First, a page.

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For the next six weeks leading up to the annual Design Indaba in Cape Town, the Sunday Times' Home Weekly will reveal the nominations for the 2014 Most Beautiful Object in South Africa (MBOISA).
Each year, the Design Indaba MBOISA is a showcase for South African creativity across a wide range of design principles for fashion and furniture to industrial design and ideas.
Twelve nominators, drawn from the ranks of editors, cultural commentators and journalists, have each selected an object from the past year they believe is South Africa’s most beautiful. The public votes for the winner.
Design Indaba, one of the world’s most exciting design events, is anchored by a conference “all about how design, creativity and innovation can positively impact the world” and hosts global design royalty and innovators. To those who work in the design world, it is a shot of inspiration providing a view of the most inspiring work in various creative industries. Design Indaba also includes an expo, film festival and music circuit.
What’s more, Cape Town is the World Design Capital for 2014, which means that South African design and innovation will be very much in the global spotlight this year.
We’ll be showcasing a few MBOISA nominations each week. Here are the first two:
Who: Aspasia Karras, editor of Marie Claire magazine.
What: Imprint Dress by Black Coffee from its Summer 2013 Collection.
Why: For Aspasia, Black Coffee’s Imprint Dress hints at a “future vision of Africa” and exemplifies the importance of context to beauty. It was inspired by the Congolese immigrants who work as seamstresses in the Black Coffee studio. Aspasia says the hybrid of a classic European evening gown design and patterns inspired by traditional Congolese Kuba cloth represents a cultural cross-pollination that is the centre of so much creativity. The design is a “story in a dress”, she says, and the embroidery emphasises the negative spaces in the Kuba-influenced patterns and the in-between spaces among cultural influences. “The dress is both a tribute and a real embodiment of the space the seamstress exists in,” says Aspasia. The contrast between bold pattern and ethereal lacy fabric creates an interesting visual tension that alludes to the creative space from which it has sprung. The dress is also utterly contemporary, representing a particular place and time in Johannesburg as well as a vision of the future.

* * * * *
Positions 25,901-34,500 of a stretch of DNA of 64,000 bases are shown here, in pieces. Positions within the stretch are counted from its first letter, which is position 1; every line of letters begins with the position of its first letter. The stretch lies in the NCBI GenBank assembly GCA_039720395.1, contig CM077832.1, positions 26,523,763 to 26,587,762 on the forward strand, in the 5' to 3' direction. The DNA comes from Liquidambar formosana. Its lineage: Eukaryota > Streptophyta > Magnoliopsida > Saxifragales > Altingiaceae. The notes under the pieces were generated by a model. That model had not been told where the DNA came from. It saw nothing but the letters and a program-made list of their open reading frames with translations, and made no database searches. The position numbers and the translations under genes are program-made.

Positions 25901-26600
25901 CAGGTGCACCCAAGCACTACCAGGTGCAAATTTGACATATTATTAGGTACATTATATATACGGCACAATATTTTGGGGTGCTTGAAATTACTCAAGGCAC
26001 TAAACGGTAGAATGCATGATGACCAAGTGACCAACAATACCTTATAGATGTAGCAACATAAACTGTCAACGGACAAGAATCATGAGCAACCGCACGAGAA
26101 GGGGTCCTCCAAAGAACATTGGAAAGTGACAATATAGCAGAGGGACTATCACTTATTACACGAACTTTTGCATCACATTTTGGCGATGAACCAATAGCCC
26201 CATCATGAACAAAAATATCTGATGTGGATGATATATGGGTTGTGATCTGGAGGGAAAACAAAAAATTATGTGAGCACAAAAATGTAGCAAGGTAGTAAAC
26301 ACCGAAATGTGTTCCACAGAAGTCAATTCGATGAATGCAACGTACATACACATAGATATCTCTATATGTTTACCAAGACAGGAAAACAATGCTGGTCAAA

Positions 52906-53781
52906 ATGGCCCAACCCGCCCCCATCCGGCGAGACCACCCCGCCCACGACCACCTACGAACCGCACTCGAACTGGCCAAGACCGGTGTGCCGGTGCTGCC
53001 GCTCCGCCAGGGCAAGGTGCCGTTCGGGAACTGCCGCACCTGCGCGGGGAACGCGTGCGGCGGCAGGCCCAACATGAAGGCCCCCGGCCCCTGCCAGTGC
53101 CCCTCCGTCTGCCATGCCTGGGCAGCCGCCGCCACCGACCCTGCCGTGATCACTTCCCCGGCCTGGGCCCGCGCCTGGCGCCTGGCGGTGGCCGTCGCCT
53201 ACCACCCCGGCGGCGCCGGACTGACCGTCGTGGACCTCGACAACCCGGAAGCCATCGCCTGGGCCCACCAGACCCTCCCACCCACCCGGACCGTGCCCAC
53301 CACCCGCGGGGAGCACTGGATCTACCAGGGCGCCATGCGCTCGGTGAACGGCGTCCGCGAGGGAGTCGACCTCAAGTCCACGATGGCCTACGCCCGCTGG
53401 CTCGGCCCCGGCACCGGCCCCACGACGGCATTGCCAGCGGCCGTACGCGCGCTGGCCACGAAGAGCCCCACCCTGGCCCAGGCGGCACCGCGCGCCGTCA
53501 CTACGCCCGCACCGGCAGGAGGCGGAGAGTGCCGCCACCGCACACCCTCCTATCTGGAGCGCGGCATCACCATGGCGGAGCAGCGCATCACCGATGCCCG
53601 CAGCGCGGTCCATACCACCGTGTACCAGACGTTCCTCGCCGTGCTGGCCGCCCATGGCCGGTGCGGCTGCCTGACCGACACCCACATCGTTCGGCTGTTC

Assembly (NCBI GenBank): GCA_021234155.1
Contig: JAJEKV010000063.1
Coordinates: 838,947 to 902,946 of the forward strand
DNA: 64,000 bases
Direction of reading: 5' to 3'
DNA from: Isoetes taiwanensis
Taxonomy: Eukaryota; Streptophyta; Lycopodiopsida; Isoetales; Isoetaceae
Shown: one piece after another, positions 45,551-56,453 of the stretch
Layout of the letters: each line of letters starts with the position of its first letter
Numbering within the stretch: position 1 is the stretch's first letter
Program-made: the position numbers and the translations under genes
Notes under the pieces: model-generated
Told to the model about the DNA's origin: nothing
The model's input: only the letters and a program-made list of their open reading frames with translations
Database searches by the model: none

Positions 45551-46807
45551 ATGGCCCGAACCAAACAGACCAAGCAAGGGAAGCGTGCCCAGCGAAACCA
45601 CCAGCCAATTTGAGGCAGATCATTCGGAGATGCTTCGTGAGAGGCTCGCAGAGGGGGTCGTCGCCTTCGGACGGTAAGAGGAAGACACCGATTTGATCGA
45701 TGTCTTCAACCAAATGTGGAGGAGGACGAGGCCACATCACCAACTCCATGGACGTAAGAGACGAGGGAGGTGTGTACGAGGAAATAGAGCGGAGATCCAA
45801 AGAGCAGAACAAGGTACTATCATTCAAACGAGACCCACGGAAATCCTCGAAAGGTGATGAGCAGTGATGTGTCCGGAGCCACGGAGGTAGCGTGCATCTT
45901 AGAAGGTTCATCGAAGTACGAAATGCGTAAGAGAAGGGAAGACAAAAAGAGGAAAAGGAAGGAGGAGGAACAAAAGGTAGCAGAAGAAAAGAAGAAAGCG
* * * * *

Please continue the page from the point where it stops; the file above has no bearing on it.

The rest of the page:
Who: Prof Mugendi M’Rithaa, industrial designer, researcher and teacher at the Cape Peninsula University of Technology.
What: The LifeQ Mojo Active Armband a joint design effort between Ideso Industrial Design Solutions and heath technology company Health Q.
Why: The LifeQ Mojo Active Armband allows you to track various physical functions and, Mugendi says, combines a social responsibility with lifestyle “to make people change their habits and improve their health”. He believes the design community, and South Africans more broadly, focus on design aesthetics at the expense of functionality. Mugendi also hopes to bring attention to local cutting-edge, hi-tech design. The LifeQ Mojo Active Armband’s beauty arises from how its materials, processes, aesthetics and hi-tech elements are all suited to its functionality and technology, Mugendi adds.